The unremarkable little town that was the capital of England long before London

Although London has long held the title, it wasn’t always the capital of England.

The city took the title from the city of Winchester in the 12th century when the Palace of Westminster became the permanent location of the royal court.

The first capital way before Winchester and London, was a modest town northeast of Birmingham in Staffordshire.

Tamworth was once the centre of King Offa of Mercia’s England.

Then known as Tamworthie, it was so important to King Offa that he built a royal palace in the town, one which would continue to have an eventful history in the centuries to come.

READ MORE Furious locals slam millionaire neighbour for ‘blocking’ their seaside view[LATEST]

Before and after the famous Norman conquest of England, Tamworth enjoyed a period of prosperity as lords of the manor built castles in and around the town.

However, a series of disasters would knock Tamworth, threatening its existence as fires and the Black Death decimated the population.

The town’s rights and privileges were confirmed by Queen Elizabeth I in a 1560 charter which allowed Tamworth to elect a representative to Parliament. A 1588 charter allowed it to self-govern.

Tamworth survived the English Civil War, and several outbreaks of plague, before it rediscovered financial prosperity in the middle of the 17th Century.

While the 18th Century saw the arrival of canals and improved trading links to Tamworth, the 19th Century would arguably become its most significant.

Tamworth was home to the Peel family, one which dominated the town with its cotton mills and banks.

While Robert Peel got the ball rolling, it was his son, Sir Robert Peel who would put Tamworth on the map when he wrote his Tamworth Manifesto.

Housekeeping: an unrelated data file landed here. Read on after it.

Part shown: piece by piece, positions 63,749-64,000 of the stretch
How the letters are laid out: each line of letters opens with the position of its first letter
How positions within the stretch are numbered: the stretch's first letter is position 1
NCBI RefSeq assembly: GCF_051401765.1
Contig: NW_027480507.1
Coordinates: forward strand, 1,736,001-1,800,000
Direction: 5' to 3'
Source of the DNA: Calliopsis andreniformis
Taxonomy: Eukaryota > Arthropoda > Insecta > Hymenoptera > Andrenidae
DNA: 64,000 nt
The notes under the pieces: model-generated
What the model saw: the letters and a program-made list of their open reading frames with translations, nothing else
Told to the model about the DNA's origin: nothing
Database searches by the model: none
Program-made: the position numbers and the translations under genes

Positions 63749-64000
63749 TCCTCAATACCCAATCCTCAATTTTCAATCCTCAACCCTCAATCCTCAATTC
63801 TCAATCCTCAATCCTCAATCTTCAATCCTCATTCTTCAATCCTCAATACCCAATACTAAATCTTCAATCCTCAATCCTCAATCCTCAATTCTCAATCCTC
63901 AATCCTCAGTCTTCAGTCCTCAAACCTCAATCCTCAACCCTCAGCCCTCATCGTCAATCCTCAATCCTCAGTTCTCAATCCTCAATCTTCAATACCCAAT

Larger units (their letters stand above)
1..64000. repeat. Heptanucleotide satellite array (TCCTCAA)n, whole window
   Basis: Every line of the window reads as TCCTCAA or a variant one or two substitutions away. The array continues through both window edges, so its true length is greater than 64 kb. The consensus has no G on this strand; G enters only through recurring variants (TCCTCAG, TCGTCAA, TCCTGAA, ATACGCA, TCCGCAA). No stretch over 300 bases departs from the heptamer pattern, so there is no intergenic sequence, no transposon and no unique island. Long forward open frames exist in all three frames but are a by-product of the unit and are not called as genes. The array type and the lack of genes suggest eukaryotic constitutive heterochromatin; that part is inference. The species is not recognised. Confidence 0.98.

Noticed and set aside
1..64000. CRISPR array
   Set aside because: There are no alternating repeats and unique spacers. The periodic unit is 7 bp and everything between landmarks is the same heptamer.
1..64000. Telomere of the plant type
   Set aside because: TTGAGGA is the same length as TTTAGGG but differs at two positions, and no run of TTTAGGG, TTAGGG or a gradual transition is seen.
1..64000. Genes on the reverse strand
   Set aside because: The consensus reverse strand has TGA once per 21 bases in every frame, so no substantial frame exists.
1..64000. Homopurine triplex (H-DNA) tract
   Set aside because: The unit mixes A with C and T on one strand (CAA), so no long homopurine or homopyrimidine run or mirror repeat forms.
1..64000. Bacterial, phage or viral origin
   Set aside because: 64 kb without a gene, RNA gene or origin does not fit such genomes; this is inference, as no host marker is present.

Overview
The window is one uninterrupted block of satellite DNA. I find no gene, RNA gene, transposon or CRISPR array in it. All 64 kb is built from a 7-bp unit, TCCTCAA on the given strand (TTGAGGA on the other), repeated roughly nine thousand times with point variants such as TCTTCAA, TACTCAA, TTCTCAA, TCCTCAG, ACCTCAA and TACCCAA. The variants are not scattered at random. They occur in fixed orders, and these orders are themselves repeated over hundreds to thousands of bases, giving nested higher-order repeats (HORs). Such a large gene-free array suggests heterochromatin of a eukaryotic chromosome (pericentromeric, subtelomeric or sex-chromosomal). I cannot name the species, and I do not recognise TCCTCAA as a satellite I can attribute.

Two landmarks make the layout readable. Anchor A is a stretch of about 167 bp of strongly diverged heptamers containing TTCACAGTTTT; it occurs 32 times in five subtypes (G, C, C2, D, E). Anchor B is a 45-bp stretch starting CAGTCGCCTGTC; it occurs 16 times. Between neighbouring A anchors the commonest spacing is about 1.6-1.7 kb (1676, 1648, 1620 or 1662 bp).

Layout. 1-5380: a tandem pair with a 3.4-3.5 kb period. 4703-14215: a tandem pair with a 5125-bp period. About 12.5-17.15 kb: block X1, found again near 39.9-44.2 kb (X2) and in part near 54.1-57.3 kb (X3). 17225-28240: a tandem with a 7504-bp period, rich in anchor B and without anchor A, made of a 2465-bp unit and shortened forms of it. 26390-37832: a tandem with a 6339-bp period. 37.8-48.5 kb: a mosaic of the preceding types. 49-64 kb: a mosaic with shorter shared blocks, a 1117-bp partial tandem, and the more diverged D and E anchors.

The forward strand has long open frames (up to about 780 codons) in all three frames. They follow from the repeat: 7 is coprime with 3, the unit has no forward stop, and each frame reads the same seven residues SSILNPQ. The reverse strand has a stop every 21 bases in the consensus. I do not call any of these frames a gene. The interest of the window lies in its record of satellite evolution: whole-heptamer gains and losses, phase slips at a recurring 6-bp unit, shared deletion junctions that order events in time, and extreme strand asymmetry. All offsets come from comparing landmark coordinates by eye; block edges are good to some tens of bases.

The manifesto created what we now know as the Conservative Party.

We use your sign-up to provide content in ways you’ve consented to and to improve our understanding of you. This may include adverts from us and 3rd parties based on our understanding. You can unsubscribe at any time. More info

Pretty English village crowned most ‘captivating’ place to visit this autumn[REPORT]
One of Wales’s prettiest villages sits at the gateway to adventure[REPORT]
The beautiful seaside town with a pub beer garden on every list of the UK’s best[REPORT]

Alongside giving birth to the Conservative Party, Sir Robert Peel also helped create the modern police force.

Fast forward to the 20th century and Tamworth’s influence dwindled a little as it welcomed railways, electricity, and paved roads.

This wasn’t to say it didn’t have some influence during World War 2.

Born in Tamworth, Sir Ernest Titterton became a research officer for the British Admiralty before joining the British Mission to help develop the atomic bomb.

During peacetime, the town became a hive of noise when the Reliant Motor Company began to thrive.

The company’s Scimitar shooting brake was so popular that Princess Anne decided to buy one.

Although the company would later go bust, a blue plaque hangs on Kettlebrook Road to mark the birthplace of the first Reliant prototype built in 1934.

Contemporary famous faces from the town include Star Wars actress Erin Kellyman, racing driver Martin Plowman, and Phil Bates.

Source: Read Full Article